ForeWord Reviews

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The Demise of America

The Coming Breakup of the United States and What Will Replace It

Clarion Review (3 Stars)

Political analysts throughout the world assert their opinions about the future of the United States. Commentary ranges from positive expectation to negative prediction, along with advice to implement a constructive plan or avoid a destructive result. No one agrees. Despite the separation of church and state, religious institutions attempt to assert their authority, while an underlying spiritual movement uses subtle tactics to influence people, a method less motivated by doctrine. The Demise of America is an attention-grabbing work that predicts the breakup of the US will be followed by the instatement of another structure.

Judging the book’s front cover, readers will likely anticipate dour content with a farfetched outlook, but Durrett concludes on a positive note. He provides explanations for everything that has gone wrong and offers advice in five detailed chapters. In chapter one, the author scrutinizes the economy—everything from corporate debt to oil production to manufacturing, housing, and unemployment. Chapter two is a discussion of politics in which he criticizes both parties for operating in what he defines as a broken system with poor education and substandard healthcare. Chapter three is an exploration of American culture, hitting on popular topics such as materialism and hedonism. This section goes off in many directions—daytime television, celebrities, and class differences. By chapter four the purpose of the book becomes clear, as Durrett launches into his views on religion and spirituality, touching on the seven deadly sins, our country’s Christian heritage, and even the Mayan calendar. Chapter five is all about the future, and Durrett veers into countless directions, such as environmental sustainability, spiritual awakening, extraterrestrial life, and changes on Earth.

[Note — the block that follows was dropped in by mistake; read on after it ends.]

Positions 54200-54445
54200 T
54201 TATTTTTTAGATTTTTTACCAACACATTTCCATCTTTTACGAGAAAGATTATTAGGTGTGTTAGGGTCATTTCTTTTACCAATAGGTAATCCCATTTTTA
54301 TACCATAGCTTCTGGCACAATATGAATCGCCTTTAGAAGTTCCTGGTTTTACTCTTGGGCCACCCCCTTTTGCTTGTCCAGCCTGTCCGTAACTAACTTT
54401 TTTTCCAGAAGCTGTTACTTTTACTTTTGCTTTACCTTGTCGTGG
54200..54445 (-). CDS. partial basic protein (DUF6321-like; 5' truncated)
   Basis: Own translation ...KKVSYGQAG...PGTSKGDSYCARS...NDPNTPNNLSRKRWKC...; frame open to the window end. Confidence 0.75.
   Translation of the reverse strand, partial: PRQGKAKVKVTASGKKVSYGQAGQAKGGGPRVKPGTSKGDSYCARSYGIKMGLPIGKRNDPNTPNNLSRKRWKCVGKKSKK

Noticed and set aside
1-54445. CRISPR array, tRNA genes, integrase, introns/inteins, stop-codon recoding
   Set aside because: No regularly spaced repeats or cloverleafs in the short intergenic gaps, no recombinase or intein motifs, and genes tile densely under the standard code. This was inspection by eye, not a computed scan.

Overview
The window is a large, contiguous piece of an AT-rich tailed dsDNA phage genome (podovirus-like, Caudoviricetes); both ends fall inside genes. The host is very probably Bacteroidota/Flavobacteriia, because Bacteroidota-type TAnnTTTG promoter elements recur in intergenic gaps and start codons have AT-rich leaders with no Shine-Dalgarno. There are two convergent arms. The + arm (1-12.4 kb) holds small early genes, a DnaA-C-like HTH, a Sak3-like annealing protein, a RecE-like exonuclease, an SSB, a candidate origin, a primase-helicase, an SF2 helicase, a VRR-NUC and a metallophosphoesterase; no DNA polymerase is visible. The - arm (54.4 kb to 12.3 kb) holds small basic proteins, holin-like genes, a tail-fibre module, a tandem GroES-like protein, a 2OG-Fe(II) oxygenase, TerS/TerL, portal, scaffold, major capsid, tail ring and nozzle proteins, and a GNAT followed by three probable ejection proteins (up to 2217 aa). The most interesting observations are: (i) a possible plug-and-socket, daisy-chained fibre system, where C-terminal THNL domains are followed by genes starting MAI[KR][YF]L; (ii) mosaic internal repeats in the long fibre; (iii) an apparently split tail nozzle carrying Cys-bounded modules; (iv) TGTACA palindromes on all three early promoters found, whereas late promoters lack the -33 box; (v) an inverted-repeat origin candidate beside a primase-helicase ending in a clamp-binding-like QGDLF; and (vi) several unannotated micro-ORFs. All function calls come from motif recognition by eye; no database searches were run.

Durrett’s book is absorbing from an open-minded, intellectual standpoint. This articulate, assertive author is thought-provoking and entertaining, but his tendency to include too many issues causes him to lose focus. He considers himself a “lightworker” with special knowledge, yet he doesn’t inspire confidence when his book jumps from polar shift to solar cycle to fifth dimensional consciousness to UFOs and the year 2012.

Don Durrett has been writing since 1990. In the next year, he plans to release numerous titles on metaphysical spirituality and transformation. This visionary author crosses the line between science and mysticism, melding overlapping theories for a New Age audience in this fascinating work.

Julia Ann Charpentier